Picking the Right Venue for Your Event

Picking the right venue

This is a guest post from George Taylor, Director of Creative Industry United and Chief Organiser of the successful event brand ‘Strictly Go Networking’. You can follow his page on twitter @CIULondon or connect with him on LinkedIn.

The events industry can be challenging at times as there are so many things to consider.

How do you market your event to your target audience? How do you find the right sponsors and how do you pitch successfully to those sponsors? What public speakers do you go with?

But one of the most challenging parts of all can be picking the right venue. Given it can be the biggest cost in your entire budget, getting it right is critically important.

In this post we’ll talk specifically about how you can find that perfect venue for your next event, and dial down the associated stress along the way.

Where to Start

There are a number of ways you can source great venues online.

Most venues utilise Twitter and Social Media so this is a great place to start. I have found some astonishing places on Twitter but I mainly use listing sites which you can find on Google.

You could also try using a venue sourcing agency but often they charge a commission fee per booking so I would suggest being proactive by finding 5-10 listing sites in your local area instead. Flick through those sites and find spaces that not only look good but can offer you the right sized space, not to mention any equipment you may need.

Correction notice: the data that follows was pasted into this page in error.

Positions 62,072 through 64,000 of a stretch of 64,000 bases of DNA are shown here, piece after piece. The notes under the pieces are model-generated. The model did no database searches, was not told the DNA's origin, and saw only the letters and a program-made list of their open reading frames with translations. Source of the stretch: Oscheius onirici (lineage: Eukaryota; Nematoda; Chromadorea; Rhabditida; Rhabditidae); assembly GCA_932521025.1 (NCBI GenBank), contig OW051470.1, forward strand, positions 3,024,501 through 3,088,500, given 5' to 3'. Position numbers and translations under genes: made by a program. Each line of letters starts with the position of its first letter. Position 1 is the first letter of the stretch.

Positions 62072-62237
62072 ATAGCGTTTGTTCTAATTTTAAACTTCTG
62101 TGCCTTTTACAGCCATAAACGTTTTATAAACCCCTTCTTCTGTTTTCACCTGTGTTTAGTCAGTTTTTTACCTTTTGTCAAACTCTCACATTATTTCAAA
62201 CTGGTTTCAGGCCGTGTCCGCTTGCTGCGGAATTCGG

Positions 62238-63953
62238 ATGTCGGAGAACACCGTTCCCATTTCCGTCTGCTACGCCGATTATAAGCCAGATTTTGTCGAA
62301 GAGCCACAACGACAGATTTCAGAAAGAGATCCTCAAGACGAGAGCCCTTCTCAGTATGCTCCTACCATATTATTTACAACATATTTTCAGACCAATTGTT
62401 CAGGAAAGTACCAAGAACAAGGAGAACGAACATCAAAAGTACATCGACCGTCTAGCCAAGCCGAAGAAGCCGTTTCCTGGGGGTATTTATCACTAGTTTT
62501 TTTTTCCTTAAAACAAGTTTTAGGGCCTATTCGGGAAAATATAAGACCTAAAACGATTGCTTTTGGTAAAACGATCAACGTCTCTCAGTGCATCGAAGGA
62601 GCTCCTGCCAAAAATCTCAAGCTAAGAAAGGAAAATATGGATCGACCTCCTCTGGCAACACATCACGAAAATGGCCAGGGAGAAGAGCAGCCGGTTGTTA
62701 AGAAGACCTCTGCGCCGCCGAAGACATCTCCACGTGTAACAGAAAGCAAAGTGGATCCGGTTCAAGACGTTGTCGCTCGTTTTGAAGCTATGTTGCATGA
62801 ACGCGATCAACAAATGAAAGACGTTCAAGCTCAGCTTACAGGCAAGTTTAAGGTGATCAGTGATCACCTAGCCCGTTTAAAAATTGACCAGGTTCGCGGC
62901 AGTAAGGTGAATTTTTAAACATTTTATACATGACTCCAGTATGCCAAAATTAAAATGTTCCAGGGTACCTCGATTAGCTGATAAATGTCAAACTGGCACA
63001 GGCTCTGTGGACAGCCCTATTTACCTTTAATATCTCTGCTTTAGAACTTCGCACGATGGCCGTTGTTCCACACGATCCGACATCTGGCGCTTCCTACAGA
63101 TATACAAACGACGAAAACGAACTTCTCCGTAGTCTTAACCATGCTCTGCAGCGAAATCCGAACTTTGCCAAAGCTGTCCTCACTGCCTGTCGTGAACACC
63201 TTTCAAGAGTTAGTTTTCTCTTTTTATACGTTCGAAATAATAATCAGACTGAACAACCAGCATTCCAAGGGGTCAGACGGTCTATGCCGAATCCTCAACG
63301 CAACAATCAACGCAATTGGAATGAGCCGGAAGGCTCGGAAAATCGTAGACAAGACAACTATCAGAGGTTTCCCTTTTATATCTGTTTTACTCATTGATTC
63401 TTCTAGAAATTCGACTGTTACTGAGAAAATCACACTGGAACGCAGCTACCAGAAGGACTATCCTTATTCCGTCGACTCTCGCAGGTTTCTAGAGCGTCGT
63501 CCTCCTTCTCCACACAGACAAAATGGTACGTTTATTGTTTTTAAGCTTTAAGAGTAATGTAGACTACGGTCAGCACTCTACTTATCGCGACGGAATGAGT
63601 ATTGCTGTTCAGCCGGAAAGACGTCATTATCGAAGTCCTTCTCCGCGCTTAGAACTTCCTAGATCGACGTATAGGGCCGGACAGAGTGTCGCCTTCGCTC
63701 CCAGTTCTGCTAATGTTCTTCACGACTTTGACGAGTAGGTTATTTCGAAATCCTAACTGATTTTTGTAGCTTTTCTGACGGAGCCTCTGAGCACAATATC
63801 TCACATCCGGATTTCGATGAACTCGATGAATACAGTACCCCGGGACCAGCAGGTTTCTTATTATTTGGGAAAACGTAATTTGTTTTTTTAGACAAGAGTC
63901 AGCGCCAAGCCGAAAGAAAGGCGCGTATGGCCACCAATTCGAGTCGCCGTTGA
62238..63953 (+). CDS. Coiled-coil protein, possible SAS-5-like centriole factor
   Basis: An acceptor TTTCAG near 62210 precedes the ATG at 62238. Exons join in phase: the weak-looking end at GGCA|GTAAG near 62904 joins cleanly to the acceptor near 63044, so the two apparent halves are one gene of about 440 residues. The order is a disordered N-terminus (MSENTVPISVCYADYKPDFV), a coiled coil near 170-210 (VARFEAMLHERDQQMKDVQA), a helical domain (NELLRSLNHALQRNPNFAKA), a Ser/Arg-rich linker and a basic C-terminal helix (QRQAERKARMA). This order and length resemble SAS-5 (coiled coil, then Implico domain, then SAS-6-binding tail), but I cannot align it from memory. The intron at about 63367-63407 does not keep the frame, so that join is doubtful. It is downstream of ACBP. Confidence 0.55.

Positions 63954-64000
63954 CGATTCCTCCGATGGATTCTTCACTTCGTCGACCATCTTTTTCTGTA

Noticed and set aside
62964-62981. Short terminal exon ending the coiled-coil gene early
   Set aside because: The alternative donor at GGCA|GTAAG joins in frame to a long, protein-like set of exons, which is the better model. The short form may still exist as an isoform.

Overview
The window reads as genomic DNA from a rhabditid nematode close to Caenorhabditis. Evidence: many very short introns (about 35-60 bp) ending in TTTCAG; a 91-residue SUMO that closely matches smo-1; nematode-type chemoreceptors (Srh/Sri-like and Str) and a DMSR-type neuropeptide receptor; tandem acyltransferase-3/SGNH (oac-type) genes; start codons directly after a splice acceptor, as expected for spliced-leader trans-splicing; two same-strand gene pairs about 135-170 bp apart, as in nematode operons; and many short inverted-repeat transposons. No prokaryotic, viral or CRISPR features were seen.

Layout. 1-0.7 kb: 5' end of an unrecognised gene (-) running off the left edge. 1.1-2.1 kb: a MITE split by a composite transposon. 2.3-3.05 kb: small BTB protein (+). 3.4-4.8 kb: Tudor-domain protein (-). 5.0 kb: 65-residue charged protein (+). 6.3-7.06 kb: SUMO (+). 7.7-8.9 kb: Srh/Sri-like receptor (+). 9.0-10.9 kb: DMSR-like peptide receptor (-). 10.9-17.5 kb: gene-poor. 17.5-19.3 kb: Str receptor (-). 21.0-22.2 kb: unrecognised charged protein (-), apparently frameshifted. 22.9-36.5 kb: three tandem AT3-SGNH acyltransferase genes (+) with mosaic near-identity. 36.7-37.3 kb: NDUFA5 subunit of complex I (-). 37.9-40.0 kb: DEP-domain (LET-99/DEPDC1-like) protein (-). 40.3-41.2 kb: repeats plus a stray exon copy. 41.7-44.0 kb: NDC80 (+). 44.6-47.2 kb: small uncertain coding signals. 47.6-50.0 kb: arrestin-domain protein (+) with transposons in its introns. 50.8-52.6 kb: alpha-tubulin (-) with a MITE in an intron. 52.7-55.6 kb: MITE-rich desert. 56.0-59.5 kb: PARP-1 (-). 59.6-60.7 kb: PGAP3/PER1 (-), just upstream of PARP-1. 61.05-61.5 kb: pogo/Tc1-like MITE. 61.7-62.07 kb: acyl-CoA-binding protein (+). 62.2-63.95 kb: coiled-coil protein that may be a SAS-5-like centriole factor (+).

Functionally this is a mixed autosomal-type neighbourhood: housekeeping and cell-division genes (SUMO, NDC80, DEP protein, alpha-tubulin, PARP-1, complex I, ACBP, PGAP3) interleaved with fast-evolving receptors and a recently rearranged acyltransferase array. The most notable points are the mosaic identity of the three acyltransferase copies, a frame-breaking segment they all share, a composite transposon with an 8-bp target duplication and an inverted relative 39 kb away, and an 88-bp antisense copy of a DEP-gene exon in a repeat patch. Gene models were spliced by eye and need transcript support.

Some websites such as Square Meal have detailed search options which can really help, but if you are on a strict deadline then a sourcing agency can get the job done for you in minutes, but you must be prepared to pay a fee for this service (although on occasion they may be able to waive the fee).

Capacity, Functionality and Location

Before considering making contact with any venues, it is important to establish what size space is needed. An important rule to remember is that it is better to pick a slightly larger venue than one which is too small. Play it safe and avoid being sorry later. Also, work out exactly what equipment you require and find out if the venues you are looking at can provide you with that service.

My advice is to go out of your way to avoid sourcing additional equipment in as this will cost extra. If you put in some extensive research you will be able to find a place that can give you everything you need under one roof without paying additional hire fees, even if this means waiting a little bit longer for that right deal to come along.

Are you organising a cabaret style sit-down dinner or are you organising a stand up networking event with a projector? Once you have established exactly what it is you need, write up a generic email that you can send out to prospective venues in abundance like this:

‘Dear Sir/Madam.

I am organising a networking event for 200 people (standing). It will be a cash bar and I require a projector, mic and a space that is large enough to cater for this many people without it being awkward for them to see the projector.